10 Tips to Shop on eBay Like a Boss
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Although there are now a lot of alternatives 13 Bargain Websites That Are Cheaper Than eBay 13 Bargain Websites That Are Cheaper Than eBay eBay is an online shopping platform for buying almost anything. Over the years, many eBay alternatives have arrived to give you better bargains and broader choices. Here are the serious ones. Read More , eBay is still one of the largest online marketplaces out there. And you can score some fantastic deals The Ultimate Guide to Buying Used Devices The Ultimate Guide to Buying Used Devices I bought my current laptop, a 2011 Macbook Pro, on Craigslist almost four years ago. Here are some tips I picked up during my quest. Read More if you know how to search and bid correctly.

These 10 tips will help you optimize your searching and bidding on eBay to save you a lot of money on the items you’re looking for. Check them out and share your favorite tips in the comments below!

If you’re new to eBay, you may want to check out eBay Shopping 101 First-Time Shopper On Ebay? 5 Important Things You Need To Know First-Time Shopper On Ebay? 5 Important Things You Need To Know Welcome to Ebay Shopping 101. You are the select few, chosen to be trained as sharp-shooting Ebay bidders, capable of finding the best deals and winning every auction. Read More before getting into these tips. You should also read up on other online shopping tips 5 Useful, Money-Saving Online Shopping Tips You Should Know 5 Useful, Money-Saving Online Shopping Tips You Should Know Here are several tips and tricks to help you hold onto more of your hard-earned cash. Read More if you’re keen to save money.

Advanced Search

The first step in becoming an eBay buying master is to make sure that you’re finding the deals you want. There are a lot of great deals out there, but you’ll have to do some digging to find them. Using advanced search is the best tool in your arsenal for this purpose. Hit the Advanced link next to the search box to get started.


Here, you’ll see the sorts of things you’d expect: a search field, search terms to exclude (which is good if you’re looking for something very specific), the option to include searching descriptions as well as titles (do this!), different buying formats, and so on. Use as many of these options as you need to find the exact listings you’re looking for.


Some of the most useful options in the advanced search are “Search including title and description”, “Condition”, “Listings ending within [time]”, “Best offer”, and “Free shipping”. Which ones you select will depend on how specific you want your search to be.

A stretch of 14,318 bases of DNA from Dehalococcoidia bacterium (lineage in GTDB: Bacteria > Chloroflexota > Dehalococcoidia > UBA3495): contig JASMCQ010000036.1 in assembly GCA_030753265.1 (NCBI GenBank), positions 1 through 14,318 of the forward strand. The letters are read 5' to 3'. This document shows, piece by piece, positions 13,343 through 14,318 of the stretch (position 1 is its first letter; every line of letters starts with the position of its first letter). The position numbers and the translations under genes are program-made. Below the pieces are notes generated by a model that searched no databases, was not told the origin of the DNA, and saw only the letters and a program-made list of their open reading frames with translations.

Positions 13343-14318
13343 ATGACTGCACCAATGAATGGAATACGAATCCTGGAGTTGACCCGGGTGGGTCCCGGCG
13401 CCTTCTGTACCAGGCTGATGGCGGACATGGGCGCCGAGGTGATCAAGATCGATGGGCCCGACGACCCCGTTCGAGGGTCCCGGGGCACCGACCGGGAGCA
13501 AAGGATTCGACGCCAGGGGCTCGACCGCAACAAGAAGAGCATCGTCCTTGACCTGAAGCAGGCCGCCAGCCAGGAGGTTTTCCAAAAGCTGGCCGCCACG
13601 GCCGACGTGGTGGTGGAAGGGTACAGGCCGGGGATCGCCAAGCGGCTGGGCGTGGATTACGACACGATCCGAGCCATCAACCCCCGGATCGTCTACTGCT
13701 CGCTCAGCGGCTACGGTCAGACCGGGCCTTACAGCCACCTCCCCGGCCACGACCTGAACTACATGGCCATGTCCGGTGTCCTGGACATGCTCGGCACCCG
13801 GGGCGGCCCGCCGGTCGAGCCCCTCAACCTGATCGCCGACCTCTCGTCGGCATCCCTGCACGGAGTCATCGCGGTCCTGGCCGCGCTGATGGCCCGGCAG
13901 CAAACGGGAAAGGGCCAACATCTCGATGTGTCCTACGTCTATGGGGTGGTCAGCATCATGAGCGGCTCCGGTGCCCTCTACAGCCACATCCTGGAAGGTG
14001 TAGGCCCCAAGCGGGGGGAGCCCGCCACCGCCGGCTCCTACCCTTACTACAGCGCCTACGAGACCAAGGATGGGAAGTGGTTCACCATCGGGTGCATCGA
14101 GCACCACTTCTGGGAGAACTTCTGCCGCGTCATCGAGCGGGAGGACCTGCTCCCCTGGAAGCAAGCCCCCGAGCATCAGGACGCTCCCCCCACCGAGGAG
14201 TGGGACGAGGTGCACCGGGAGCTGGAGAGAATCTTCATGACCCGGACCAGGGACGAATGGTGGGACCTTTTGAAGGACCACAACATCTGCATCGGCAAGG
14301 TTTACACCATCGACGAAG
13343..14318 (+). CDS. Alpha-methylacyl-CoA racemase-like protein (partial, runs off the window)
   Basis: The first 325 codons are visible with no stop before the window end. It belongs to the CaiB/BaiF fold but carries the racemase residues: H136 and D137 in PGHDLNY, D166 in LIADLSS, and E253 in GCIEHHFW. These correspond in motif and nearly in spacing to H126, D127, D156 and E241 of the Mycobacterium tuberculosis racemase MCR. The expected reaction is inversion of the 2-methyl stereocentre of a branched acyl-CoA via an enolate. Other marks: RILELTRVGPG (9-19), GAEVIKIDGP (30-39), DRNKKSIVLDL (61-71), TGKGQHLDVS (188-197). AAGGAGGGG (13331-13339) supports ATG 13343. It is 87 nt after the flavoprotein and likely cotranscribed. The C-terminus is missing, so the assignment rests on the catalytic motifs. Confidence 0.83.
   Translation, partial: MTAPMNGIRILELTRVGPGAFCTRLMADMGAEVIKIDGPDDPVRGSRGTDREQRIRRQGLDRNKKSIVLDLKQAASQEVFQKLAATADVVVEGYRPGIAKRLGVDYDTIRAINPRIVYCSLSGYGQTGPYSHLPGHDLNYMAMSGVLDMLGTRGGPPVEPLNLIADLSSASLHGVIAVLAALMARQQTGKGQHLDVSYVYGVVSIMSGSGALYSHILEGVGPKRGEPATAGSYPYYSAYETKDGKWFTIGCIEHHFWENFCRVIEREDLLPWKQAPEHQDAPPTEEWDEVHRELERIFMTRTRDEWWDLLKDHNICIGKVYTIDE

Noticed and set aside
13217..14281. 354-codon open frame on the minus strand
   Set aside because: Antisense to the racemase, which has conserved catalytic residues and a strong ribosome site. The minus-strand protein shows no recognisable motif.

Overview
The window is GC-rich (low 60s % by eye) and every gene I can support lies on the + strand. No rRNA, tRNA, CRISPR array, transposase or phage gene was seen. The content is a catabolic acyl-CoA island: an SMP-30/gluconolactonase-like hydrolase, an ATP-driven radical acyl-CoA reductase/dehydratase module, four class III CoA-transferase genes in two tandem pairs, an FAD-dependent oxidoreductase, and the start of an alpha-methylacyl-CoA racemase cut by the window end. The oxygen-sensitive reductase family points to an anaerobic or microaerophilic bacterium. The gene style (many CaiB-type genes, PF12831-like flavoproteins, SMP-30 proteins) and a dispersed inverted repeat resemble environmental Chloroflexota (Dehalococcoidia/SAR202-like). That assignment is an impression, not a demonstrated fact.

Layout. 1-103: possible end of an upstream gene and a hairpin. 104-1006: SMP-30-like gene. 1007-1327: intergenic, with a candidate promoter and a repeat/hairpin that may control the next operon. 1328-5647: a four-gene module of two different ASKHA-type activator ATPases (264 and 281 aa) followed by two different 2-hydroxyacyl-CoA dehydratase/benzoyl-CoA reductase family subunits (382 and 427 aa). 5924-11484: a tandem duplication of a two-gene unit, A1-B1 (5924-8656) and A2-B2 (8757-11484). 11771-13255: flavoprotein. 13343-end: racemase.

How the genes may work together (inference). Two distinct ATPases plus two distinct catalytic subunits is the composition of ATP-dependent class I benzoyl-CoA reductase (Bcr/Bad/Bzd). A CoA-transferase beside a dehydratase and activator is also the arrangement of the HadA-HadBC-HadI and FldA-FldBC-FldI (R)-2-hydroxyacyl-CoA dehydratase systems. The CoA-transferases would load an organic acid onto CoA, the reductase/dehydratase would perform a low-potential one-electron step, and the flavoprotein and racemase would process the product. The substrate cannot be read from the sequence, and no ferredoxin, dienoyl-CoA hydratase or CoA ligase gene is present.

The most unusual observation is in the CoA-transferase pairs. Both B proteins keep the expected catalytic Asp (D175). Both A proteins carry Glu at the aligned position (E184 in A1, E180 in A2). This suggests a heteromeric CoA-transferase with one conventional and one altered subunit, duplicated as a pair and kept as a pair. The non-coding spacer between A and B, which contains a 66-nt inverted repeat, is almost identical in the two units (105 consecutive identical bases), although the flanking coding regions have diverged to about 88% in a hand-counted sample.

One more quick search tip has to do with categories: when you search for an item, eBay automatically selects and searches a specific category. When I searched for Fury of Dracula, a board game, eBay selected “Board games > Contemporary manufacture.” Be sure to set this drop-down to “All categories” to find items that have been listed in the wrong category, as they might have better prices.


Checking for Typos

This is a classic eBay tip: some people have really bad spelling or don’t check their spelling Why Typos Always Matter, Even Online & In Text Messages [Opinion] Why Typos Always Matter, Even Online & In Text Messages [Opinion] We all make mistakes from time to time. It's natural, a part of life, a learning curve which we use to better ourselves. Typos are no exception. They happen often, and if writing forms a... Read More before posting, and they end up posting an item with a typo. eBay’s search isn’t as sophisticated as Google’s, which recognizes lots of misspellings, so you’ll need to make sure that you try to seek out those errors and capitalize on them.


There are a number of tools that will help you do this: BargainChecker, TypoHound, FatFingers, and many others are available. Just open up one of these sites, type your query, and it will search eBay for possible misspellings of your term.

If you’re familiar with search engine operators Master the Google Operands: Search Really Fast Master the Google Operands: Search Really Fast Read More , you can use similar strategies when searching from eBay. When you click on the search button in FatFingers, you can see exactly what it searched for: fantays flight, fantasy fligh, fantasy fight, antasy flight. You can use the same strategies manually. This search came up with a lot of results, indicating that this is an important tactic to use.


If you see an item with an atrocious spelling error, you may want to bid on it immediately, as the seller won’t be able to make any changes to the item once it’s received a bid. This will lock in the spelling error and make it harder for competing bidders to find.

Look for Best Offers Posts